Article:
Let’s talk about that glowing, vapid word that has been attached to anyone engaged in a creative endeavor: Talent. What does talent mean? An inborn strength of ability, a predisposition towards excelling at something. And that’s essentially it. Talent is but a precursor, a phenotypic variation. And people keep confounding it with fate.
Think for a moment about humans. Think about all the different traits we have that can vary. Think back to high school biology, and all the combinations of oversimplified alphabetic concoctions used to explain the potential inheritance of these traits. Of course, we cannot explain away different aptitudes for different things with these schemes – attempts to do so in the past have gone horrifically awry. But they do offer a useful analogy. I am not tall like my father. But I would not for a moment resign myself to thinking I am never meant to reach the top shelf of anything, that I was just not born to access the tea and meringues a foot above my head. I get a chair.
These assumptions disproportionately plague creative fields – music, writing, the arts at large. Unlike many other fields, where we might attribute a person’s success to a combination of aptitude and hard work, we tend to think artists or other creatives just are. And it’s not just projected onto other people – it becomes ingrained in us as well. I know so many people who feel stunted creatively because they think, well, maybe that’s all I was meant to be. I keep writing, and nothing is good, so maybe I should stop. So many people who can identify a spark of genius in their childhood selves that just, somehow, flickered away. I feel like that, too. But we would never think that way about other things. I am not disappointed in myself now for not being able to run a six minute mile – I haven’t trained for it. And I wouldn’t expect to be able to run quickly just from having run sort of fast once, three months ago.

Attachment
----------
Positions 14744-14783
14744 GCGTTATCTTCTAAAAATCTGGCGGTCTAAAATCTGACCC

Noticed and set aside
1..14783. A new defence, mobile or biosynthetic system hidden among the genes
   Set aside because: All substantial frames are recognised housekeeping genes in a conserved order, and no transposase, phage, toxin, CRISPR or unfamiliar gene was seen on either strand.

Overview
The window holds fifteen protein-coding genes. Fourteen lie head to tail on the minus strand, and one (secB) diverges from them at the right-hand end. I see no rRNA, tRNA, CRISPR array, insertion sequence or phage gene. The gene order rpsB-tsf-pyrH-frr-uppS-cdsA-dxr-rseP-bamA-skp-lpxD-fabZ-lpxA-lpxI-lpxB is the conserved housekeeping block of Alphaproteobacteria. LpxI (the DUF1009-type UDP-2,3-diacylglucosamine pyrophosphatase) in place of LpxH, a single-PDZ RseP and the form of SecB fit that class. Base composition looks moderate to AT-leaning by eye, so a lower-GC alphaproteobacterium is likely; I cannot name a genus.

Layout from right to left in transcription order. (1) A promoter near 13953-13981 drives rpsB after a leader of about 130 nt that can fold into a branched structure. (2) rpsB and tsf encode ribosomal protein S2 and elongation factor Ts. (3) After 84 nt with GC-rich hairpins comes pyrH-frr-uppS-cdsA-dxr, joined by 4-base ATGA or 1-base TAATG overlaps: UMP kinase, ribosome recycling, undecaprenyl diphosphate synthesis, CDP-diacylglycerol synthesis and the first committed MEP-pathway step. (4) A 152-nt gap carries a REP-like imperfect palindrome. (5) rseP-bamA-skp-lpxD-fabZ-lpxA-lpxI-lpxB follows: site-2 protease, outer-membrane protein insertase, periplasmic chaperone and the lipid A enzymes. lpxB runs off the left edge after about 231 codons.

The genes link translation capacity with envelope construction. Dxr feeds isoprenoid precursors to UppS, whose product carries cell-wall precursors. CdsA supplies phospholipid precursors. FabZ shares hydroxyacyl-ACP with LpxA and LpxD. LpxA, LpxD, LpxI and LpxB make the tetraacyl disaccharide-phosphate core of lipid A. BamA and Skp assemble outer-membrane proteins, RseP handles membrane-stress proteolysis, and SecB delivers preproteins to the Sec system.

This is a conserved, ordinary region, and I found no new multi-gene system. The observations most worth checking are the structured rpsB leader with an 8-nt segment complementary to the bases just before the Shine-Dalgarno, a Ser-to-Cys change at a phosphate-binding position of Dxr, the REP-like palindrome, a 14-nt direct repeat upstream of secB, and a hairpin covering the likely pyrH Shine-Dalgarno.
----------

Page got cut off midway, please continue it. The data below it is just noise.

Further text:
I groan, and decide again not to jump on the treadmill, because it’s hard. It sucks, honestly. Being slow is terrible. Carrying the weight of yourself at the pace of the middle-aged man next to you and feeling your joints crackle like Rice Krispies doesn’t hold half the glory of breaking through a finish line. And then a month later, what do you know, I’m still slow.
Sometimes you write godawful sentences for a month straight, and your poems creak like your tortured, unconditioned knees, and your music collapses in Charlie Horse agony. But it won’t forever. Look back at a notebook from decades ago. The clumsy curve of those giant, lowercase print letters. The detectable wobble in your hand, the weakness in the muscles that knew your name but could not yet express it. Look at a notebook from yesterday. You probably have your own discernible scrawl now. Maybe it’s beautiful in an odd way. Maybe it’s subpar because you type a lot. But it’s beyond good, beyond sufficient – it’s yours.
Outline the curve of your letters over and over again, as if learning to write with a new hand. It will come slowly, so slowly – and to others, it will come more quickly. It means nothing of what each of you are supposed to be. It’s not so easy, though part of you wishes it were. The same part of you that stares at the shelf and sighs and sighs, like a child, wishing you could grow two feet in one night, unaware of how painful that would actually be.